I haven’t sat on a beach and drunkenly cried over Invisibles comics in years, although I do think I’m still totally capable of doing it again.
I do still read a random selection of Invisibles comics about once a year, and give the whole series a proper re-read every three or four years, and I still like it a lot. It’s always wittier than I remember, and I still notice little games and tricks in the narrative, but it is also dated, and I’m not as enamored by the groovy ultra-violence and terribly unfashionable narcissism as I once was. It was always an arrogant comic, but that’s not that cool anymore.
So I can see its flaws so much better than I used to, now that’s it’s not quite so beautiful anymore. Some parts of it still sing, but other parts are over-familiar and just a little too arch.
I don’t blame the comics for all this. I blame me. The comic hasn’t changed, but I have, and Morrison doesn’t always do it for me anymore.
I still read all his stuff, and it’s all enjoyable, but sometimes when I read his work now, it feels like there is just too much thought going into it, and it’s too knowing and ironic, and storytelling flow is sacrificed for cleverness.
It’s still better than the vast majority of mainstream comics, and sometimes it’s better than all of them, but it’s just a little disappointing that in December 2012, at the end of history promised in the Invisibles, Morrison was still doing the same old shit – the two comics he had coming out that month were another Batman thing and a story about a hard-bitten killer who starts seeing a magic little dragon flying around him.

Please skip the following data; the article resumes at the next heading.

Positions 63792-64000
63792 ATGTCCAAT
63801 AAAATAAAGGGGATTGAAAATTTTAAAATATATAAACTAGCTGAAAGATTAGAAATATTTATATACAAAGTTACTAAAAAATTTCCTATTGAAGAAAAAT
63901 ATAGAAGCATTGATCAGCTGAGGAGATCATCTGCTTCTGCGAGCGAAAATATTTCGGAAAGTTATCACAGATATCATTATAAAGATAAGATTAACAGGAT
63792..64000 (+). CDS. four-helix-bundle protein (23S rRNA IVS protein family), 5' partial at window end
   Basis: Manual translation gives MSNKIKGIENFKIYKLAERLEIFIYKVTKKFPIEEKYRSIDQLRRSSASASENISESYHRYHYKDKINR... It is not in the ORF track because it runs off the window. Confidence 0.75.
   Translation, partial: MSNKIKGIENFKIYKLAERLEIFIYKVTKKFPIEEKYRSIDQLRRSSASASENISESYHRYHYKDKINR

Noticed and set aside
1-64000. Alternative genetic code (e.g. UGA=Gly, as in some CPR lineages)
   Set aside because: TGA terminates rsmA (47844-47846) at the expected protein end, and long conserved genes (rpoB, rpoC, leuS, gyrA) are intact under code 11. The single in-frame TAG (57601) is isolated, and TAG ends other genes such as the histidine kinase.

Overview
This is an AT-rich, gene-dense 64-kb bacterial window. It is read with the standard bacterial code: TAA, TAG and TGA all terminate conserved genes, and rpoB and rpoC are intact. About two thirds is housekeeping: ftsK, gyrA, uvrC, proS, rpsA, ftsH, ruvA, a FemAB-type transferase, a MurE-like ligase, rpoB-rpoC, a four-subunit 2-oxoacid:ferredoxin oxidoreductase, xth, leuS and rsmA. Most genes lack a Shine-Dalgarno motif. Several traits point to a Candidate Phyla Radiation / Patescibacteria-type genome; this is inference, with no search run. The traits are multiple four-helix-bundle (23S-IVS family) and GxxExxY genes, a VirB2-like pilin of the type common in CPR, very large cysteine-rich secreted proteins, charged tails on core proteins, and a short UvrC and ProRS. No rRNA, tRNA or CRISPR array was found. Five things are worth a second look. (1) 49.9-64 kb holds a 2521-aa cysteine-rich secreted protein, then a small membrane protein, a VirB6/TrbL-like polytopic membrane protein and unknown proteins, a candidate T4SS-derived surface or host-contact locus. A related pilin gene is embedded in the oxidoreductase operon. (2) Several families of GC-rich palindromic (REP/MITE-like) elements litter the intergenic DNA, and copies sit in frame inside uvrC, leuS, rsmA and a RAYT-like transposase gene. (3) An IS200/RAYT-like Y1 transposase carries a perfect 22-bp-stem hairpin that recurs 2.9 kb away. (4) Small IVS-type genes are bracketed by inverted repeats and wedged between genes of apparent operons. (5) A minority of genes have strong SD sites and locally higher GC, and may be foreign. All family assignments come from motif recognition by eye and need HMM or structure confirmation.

After seeing nuclear nightmare stories like The Day After and Threads as a kid, I always believed the world would probably end in my lifetime in some kind of apocalypse, a idea reinforced by all sorts of films and books about plagues, nuclear war and giant rocks from space over the years. While The Invisibles offered up the kind of Armageddon I could get behind, where everybody got what they wanted, it was still the end of the world.
But humans can be pessimistic bastards who always think they will be around to see the end of the world, and we’ve been thinking that since we first staggered out of the caves. It’s a weirdly conceited idea that we will be the special ones to see the last full stop of humanity, after millennia of progress. We can panic about Mayan calendars and hadron colliders all we want, but our own ends will doubtless be a lot more mundane that a total apocalypse.
So even though I bought into The Invisibles, heart and soul, and had the odd feeling the world could really end in 2012, I still got on with my life in the past decade-and-a-bit since the comic ended, and it’s been the best ten years of my life, getting into a career that I actually like and meeting I girl I actually love.
So there might have been the slightest twinge of disappointment that I didn’t enter the Supercontext in the arms of the lovely wife last month, while a funny cartoon played on the television, but it was only slight. I’d rather see what happens next.